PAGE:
Fedspeak left, right and centre
It’s certainly a busy week for the Federal Reserve and features not one, not two, but thirteen speeches from Fed members. With the Fed pre-announcing the beginning of their policy to wind down their balance sheet, markets will be watching for a gauge or measure on the pace of any sell-off of treasuries or other securities that could have a resulting impact on market prices. Should any Fed members signal that the treasury sales will have a direct impact on US bond yields and market interest rates, the dollar will be quick to adjust and this week will prove volatile.
As is usually the case, a speech from the Fed chair Janet Yellen will take the top spot in proceedings when she takes the stage on Tuesday.
Data-rich week could keep the dollar on its toes
With manufacturing & consumer sentiment data, housing sales numbers, the latest revision to US GDP as well as the Fed’s preferred gauge of inflationary pressure (personal consumption expenditure) all due this week, it’ll be difficult to cut through the noise and focus on what matters to the greenback.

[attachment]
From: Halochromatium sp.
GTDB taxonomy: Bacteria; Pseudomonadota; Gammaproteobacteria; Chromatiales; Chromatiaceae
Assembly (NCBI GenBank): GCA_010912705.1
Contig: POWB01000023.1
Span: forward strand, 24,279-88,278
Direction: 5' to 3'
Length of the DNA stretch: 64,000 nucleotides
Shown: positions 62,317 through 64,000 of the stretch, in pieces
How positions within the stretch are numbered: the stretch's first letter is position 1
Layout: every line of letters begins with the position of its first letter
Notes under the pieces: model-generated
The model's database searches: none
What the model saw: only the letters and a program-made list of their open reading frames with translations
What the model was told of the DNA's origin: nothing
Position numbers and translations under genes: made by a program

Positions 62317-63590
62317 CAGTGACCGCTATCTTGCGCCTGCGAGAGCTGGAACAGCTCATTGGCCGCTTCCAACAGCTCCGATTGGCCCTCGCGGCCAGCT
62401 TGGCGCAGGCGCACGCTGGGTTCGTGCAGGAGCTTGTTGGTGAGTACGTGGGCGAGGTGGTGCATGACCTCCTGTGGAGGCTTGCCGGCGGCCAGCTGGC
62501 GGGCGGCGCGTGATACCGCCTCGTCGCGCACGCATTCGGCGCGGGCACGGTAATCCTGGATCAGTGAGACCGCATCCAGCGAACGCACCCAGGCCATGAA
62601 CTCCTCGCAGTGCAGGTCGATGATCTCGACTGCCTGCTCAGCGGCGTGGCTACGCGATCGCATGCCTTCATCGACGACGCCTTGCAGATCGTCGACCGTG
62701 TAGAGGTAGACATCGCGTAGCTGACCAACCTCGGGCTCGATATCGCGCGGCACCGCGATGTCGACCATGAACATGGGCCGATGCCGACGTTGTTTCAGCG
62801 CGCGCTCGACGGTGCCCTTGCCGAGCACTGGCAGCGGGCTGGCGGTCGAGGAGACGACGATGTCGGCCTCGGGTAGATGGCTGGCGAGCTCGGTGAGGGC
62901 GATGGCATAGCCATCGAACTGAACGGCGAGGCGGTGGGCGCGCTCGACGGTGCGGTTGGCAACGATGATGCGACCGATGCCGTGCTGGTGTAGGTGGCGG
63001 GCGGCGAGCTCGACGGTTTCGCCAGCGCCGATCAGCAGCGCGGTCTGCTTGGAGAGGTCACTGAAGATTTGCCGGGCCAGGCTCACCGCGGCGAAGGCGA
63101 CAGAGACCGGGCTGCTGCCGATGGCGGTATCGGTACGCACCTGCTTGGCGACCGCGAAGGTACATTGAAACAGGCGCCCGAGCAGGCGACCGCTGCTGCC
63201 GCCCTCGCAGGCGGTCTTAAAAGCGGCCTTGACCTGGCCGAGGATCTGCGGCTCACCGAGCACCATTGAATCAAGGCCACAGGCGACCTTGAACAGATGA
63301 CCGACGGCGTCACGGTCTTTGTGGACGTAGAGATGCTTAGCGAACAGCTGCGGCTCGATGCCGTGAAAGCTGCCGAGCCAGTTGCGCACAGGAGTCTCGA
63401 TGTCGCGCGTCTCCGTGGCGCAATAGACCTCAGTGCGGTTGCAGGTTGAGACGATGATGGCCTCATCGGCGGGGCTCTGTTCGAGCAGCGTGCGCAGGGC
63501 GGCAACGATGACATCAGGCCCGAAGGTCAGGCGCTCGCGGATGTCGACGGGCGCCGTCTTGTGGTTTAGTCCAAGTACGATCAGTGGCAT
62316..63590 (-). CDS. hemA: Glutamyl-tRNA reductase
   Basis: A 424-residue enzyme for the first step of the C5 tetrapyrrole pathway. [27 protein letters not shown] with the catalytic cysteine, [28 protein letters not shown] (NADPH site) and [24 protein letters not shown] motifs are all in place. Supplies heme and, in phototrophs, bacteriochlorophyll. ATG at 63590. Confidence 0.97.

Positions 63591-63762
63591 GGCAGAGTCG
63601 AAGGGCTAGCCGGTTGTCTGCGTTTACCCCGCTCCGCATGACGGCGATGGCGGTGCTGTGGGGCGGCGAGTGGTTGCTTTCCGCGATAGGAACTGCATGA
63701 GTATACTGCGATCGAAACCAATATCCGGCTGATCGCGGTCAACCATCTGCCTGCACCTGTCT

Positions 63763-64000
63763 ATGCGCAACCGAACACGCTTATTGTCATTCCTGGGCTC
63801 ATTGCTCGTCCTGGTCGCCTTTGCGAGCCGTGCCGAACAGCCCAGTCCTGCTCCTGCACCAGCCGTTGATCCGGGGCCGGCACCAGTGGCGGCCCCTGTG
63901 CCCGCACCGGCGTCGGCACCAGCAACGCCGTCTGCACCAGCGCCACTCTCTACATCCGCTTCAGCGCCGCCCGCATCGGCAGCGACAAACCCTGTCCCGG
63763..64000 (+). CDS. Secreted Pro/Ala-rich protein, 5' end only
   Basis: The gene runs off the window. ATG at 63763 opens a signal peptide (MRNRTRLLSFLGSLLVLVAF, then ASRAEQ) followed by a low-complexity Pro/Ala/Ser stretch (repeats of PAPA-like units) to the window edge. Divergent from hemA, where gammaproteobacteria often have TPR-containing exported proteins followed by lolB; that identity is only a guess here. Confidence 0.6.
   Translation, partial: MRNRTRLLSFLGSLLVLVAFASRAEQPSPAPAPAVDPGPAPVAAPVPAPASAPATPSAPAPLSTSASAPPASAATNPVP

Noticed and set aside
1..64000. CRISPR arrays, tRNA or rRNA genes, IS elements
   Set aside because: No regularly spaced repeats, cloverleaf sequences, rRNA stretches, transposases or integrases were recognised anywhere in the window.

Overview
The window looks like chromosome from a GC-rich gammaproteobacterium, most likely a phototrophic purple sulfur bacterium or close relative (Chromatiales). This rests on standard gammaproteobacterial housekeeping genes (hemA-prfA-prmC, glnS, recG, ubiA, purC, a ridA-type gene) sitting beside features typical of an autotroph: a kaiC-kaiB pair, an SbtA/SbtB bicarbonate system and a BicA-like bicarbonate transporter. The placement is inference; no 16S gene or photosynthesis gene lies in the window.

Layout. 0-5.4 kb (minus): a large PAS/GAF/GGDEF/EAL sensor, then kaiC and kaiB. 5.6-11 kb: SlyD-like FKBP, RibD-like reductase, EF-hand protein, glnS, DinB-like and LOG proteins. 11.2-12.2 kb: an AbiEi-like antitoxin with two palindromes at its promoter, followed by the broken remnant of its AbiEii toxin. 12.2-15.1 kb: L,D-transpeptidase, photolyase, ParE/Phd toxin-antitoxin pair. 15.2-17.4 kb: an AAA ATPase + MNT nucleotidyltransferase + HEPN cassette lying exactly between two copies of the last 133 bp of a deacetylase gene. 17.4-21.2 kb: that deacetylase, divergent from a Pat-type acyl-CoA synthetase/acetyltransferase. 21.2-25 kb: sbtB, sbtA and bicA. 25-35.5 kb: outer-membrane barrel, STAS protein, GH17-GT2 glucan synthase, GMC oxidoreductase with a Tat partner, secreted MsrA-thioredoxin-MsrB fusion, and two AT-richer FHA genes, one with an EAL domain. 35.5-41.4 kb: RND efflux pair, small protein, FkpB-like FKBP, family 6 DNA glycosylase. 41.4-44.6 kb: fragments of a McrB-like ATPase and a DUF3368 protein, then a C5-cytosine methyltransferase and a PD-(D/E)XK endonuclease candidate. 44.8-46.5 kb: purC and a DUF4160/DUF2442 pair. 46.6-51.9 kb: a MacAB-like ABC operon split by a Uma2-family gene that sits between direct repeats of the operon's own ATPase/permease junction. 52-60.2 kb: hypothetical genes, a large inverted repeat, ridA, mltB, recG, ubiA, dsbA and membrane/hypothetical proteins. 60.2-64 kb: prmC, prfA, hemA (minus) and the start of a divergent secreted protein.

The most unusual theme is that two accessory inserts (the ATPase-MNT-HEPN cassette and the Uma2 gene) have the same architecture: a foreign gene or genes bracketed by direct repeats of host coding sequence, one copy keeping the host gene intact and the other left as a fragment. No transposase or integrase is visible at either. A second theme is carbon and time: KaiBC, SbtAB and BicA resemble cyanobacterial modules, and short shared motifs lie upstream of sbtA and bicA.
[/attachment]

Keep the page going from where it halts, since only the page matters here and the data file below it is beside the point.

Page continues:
GDP numbers are expected to be unrevised at 3% annualized, which shouldn’t pose too much of a threat to the greenback even if they fall foul of expectations. Given the backdrop of numerous Fed speakers dotted throughout the week, it’s the PCE numbers due on Thursday and Friday that could move the needle. Any significant slump against expectations will have investors questioning the validity of another rate hike from the Fed before the end of 2017 which could knock the dollar back from some of its recent gains.
Still busy further afield
It’s not just a busy week in the US, but also in Europe, with the fallout from Germany’s weekend election which sees Angela Merkel enter her fourth term as the country’s chancellor. What could change this time round is the make-up of her coalition which could now mean representatives from the Greens and the FDP enter government for the first time in years. Elsewhere, the latest rate decision from the Reserve Bank of New Zealand and appearances from Bank of England governor Carney and European Central Bank head Draghi could draw some of the limelight away from the US this week.
Have a great week